As most T-Mag readers know, John Berardi's been around the block so many times, he makes the mailman look like a slacker. A nutrition consultant to everyone from hockey players to soccer moms, when this guy talks sports nutrition - you'd better listen. Need more convincing?
They say fitness has to become a lifestyle. True, but how do you do that exactly? Try this.
Usually, when you're talking weight training, you're talking about the five acute training variables; exercise selection, order of exercise, load, volume, and rest. There are literally thousands of training articles out there, discussing the many thousands of possible combinations of these variables.
This is Lucky 13, a rapid fire Q & A session with a training or nutrition expert who matters. It's fast, furious, and to the point.
Creatine has been around a while, but many people are still confused about it, and even worried about its effects. This guide will help them out.
If you want to build huge muscles, you must continually challenge them by placing a greater demand upon them. If you stick with the same stress level month after month, you'll quickly reach a point where your body is used to the stress and won't need to adapt (i.e. grow) anymore.
A training strategy that has you hitting your lagging body parts for ten sessions each week. Yes, it can be done, and it works. Check out the plan.
One of my favorite books is A Book Of Five Rings by Miyomato Musashi. Musashi was a badass 17th century Japanese swordsman who never lost a duel in over sixty fights. This book outlines his philosophy of success. I re-read it recently and was amazed by how many of his principles apply to a variety of areas in life, including productive strength training.
This Tool Box series has become one of my most popular article sets to date, so why break with what's working? Here's the latest installment of this series designed to help experienced lifters fill in the blanks and learn the finer points of strength development.
Despite years of anti-fat sentiment, it's becoming clear that the right kinds of fats can make you healthier, smarter, more muscular, and leaner.
How to stretch your most problematic muscle groups. This is gonna hurt.
There's no such thing as isolation in training or in life. Everything you do, have done, and will do, affects everything else. Success is a synergistic – not additive – phenomenon.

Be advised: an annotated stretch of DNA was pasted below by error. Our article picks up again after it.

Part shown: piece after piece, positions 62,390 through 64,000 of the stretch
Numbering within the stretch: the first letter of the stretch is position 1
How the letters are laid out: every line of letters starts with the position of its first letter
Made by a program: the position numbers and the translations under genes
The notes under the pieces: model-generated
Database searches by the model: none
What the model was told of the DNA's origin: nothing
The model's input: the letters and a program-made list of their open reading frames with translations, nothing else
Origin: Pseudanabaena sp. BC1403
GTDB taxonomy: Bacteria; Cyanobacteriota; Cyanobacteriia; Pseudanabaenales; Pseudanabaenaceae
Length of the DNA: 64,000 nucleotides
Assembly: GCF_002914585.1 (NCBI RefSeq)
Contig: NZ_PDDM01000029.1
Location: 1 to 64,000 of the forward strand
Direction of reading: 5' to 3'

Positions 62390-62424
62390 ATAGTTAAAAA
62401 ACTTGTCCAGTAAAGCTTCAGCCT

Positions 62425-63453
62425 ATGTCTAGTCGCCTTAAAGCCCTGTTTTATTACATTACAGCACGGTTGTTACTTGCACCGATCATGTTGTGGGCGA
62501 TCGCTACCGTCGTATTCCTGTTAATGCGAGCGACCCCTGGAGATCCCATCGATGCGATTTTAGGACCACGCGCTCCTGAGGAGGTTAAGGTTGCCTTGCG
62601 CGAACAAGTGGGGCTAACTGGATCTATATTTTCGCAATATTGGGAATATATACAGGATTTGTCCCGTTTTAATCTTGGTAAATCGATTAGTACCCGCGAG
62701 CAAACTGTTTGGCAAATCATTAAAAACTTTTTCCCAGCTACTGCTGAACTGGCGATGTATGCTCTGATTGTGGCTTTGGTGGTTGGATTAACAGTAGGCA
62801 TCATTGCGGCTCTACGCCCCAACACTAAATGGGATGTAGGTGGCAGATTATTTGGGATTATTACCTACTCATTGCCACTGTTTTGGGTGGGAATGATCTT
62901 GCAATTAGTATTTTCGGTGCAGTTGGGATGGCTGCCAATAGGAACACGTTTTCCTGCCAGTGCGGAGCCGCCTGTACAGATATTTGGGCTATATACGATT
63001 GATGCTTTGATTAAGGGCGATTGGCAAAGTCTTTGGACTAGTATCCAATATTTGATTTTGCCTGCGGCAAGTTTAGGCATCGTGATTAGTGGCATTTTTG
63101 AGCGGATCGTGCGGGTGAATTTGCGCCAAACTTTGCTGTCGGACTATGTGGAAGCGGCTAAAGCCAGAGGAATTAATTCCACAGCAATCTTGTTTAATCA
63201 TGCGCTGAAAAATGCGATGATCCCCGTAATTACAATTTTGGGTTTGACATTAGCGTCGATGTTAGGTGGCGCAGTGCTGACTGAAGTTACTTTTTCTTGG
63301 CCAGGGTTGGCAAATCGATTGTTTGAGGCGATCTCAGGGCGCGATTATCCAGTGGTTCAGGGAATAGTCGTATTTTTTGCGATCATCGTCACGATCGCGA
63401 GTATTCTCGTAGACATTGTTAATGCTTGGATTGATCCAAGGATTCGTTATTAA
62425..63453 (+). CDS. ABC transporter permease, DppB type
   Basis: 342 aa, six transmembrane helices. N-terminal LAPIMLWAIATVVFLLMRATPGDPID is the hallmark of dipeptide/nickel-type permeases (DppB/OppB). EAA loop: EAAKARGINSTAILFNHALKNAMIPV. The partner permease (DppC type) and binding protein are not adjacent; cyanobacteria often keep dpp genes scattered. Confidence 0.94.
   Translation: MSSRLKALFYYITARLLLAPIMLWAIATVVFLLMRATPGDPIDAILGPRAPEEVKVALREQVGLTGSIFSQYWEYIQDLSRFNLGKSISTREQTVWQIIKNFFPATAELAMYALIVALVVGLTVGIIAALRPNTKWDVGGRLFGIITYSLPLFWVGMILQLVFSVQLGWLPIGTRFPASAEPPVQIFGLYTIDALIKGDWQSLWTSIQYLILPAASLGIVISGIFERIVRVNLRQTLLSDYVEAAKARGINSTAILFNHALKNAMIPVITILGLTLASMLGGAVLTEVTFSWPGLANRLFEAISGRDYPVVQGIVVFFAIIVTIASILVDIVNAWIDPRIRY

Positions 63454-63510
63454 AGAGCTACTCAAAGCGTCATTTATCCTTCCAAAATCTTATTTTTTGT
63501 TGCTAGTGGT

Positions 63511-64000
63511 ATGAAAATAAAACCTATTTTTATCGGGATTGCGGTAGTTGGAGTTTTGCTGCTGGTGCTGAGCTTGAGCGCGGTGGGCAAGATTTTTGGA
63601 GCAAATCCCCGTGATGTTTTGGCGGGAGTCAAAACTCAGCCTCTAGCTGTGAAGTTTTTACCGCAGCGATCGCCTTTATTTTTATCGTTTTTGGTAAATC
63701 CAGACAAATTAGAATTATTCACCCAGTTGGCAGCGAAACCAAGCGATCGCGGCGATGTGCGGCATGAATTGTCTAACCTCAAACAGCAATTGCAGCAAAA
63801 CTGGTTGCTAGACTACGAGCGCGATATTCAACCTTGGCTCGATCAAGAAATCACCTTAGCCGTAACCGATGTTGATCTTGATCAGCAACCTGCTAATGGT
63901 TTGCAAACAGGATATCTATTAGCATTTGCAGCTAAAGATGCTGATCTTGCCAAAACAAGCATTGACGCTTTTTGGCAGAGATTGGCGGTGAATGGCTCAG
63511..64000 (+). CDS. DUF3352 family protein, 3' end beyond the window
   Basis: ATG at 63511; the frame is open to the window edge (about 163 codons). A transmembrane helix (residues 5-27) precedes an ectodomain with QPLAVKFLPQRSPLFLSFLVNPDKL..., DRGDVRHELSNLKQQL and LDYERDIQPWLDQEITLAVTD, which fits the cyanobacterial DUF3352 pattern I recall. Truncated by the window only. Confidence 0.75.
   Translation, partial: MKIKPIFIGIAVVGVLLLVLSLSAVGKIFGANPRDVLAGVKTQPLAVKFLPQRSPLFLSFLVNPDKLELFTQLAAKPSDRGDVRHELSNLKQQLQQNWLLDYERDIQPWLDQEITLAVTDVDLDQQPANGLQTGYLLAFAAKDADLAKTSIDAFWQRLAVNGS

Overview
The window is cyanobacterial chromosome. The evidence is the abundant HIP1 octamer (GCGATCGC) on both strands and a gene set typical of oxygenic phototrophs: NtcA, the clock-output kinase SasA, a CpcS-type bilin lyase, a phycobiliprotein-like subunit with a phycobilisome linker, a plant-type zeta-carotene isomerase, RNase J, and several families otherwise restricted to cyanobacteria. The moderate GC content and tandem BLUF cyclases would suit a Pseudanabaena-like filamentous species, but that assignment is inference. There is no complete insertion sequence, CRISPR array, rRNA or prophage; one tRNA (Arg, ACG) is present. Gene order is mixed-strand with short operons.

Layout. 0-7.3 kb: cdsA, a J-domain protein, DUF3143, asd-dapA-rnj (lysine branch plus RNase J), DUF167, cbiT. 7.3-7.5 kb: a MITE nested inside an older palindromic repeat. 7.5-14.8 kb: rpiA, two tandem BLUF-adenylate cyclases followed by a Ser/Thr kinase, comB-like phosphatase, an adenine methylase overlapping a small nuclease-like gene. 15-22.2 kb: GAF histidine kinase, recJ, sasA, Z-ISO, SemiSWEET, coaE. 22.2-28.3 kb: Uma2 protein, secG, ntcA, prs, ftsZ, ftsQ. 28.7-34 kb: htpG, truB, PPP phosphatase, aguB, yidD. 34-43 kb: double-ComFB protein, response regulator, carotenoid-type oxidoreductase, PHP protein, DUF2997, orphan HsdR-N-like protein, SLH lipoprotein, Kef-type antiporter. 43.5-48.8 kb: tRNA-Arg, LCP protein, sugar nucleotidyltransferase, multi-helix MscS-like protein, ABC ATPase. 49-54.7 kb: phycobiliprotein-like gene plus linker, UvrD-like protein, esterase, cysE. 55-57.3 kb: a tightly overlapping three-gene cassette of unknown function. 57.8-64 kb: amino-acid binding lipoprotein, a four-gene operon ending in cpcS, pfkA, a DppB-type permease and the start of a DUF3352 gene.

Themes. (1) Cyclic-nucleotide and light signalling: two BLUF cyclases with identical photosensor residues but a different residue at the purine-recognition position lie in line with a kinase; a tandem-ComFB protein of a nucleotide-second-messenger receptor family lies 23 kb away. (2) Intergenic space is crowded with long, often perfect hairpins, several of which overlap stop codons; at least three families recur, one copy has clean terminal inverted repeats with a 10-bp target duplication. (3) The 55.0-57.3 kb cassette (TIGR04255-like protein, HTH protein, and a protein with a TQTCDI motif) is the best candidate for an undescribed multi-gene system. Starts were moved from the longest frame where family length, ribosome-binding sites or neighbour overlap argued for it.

Dave Tate is the co-owner of Elite Fitness Systems and has been involved in the sport of powerlifting since 1982. A true testament to his skills rests in the 10,000 hours of personal training and strength consulting sessions he has performed with novice to elite athletes. Numerous clients have broken barriers they never thought possible through the use of maximal, dynamic and absolute strength development methods.
What you're about to read is a protein needs debate between John Berardi, Ph.D. of the University of Texas at Austin and Stuart Phillips, Ph.D. of McMaster University in Ontario.
Many lifters and coaches grasp the big picture when they read about the movements I prescribe for strength development, but they often miss the finer points. I've written this "Toolbox" series to help these experienced lifters fill in the blanks. It'll also help newer lifters learn about some very effective exercises.
It happens every time I write an article or give a workshop. Someone asks me, "So, uh, Dan, do you think I should do it five times a week or should I do it twice a day?" It doesn't matter what "it" is – one arm lifts, Tabata front squats, Olympic lifts–I always get the same perplexing response.
High intensity vs. volume training. Olympic lifting vs. powerlifting. High intensity cardio vs. low intensity cardio. The list of debates and disputes in this field goes on and on, and perhaps the most disputed area is abdominal training.
First, a lesson in muscle hypertrophy. Then, a training plan that takes all that science and puts it into a training plan that you can personalize to fit your needs. Check it out.
It's the sound you never want to hear when weight training. Sometimes you feel it immediately; sometimes you sense something happen but it takes a few hours for the full impact to hit you. Either way you've injured your back. The big question is, what do you do?
For several years, I was the Watson to Strength Coach Charles Poliquin's Sherlock Holmes. I chronicled his theories, revelations and discoveries. I like to think I played a small part in his success but in all probability, guys like Charles don't need any help; they get famous all on their own.
his article is for those veteran trainers who have built a fair amount of size: are you seduced by mass to the exception of everything else?
Sometimes it's really interesting to dig into the microscopic details of training and nutrition, to dissect the body of academia and examine every little study. That's how we learn things. That's how we refine the science that later helps us get bigger and stronger and leaner.
Achieve your goals or eat Alpo!
Replace some of your usual exercises with the ones here. Mix things up and start making progress again.